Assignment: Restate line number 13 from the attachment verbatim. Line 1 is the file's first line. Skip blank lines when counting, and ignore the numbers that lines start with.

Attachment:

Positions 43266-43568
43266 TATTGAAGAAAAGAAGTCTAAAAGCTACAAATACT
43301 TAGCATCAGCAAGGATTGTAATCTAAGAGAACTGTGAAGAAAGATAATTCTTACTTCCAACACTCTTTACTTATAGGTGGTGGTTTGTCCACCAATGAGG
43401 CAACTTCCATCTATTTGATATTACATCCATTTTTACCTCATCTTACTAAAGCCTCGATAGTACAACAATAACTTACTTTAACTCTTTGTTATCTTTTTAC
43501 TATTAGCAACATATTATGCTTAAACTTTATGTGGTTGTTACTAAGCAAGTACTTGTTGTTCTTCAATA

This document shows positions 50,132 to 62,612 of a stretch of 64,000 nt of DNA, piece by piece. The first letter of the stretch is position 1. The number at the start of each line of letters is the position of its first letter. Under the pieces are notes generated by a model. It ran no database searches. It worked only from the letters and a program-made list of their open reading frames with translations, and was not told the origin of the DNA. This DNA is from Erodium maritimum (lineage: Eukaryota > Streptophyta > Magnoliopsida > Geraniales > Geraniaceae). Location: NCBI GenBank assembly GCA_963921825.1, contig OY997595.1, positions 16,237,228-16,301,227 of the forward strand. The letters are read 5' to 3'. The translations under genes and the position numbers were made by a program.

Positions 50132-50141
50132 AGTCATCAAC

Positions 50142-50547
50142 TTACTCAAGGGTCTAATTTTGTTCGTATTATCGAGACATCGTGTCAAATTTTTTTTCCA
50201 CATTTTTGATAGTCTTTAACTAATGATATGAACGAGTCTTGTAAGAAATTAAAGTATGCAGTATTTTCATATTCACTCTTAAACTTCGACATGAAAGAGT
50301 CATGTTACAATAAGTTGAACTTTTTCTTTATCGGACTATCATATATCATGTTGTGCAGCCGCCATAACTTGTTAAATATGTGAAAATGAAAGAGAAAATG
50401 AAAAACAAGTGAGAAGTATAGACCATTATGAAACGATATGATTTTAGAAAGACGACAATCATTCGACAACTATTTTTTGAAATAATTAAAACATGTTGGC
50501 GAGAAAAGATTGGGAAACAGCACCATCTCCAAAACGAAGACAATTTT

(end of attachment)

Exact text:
50401 AAAAACAAGTGAGAAGTATAGACCATTATGAAACGATATGATTTTAGAAAGACGACAATCATTCGACAACTATTTTTTGAAATAATTAAAACATGTTGGC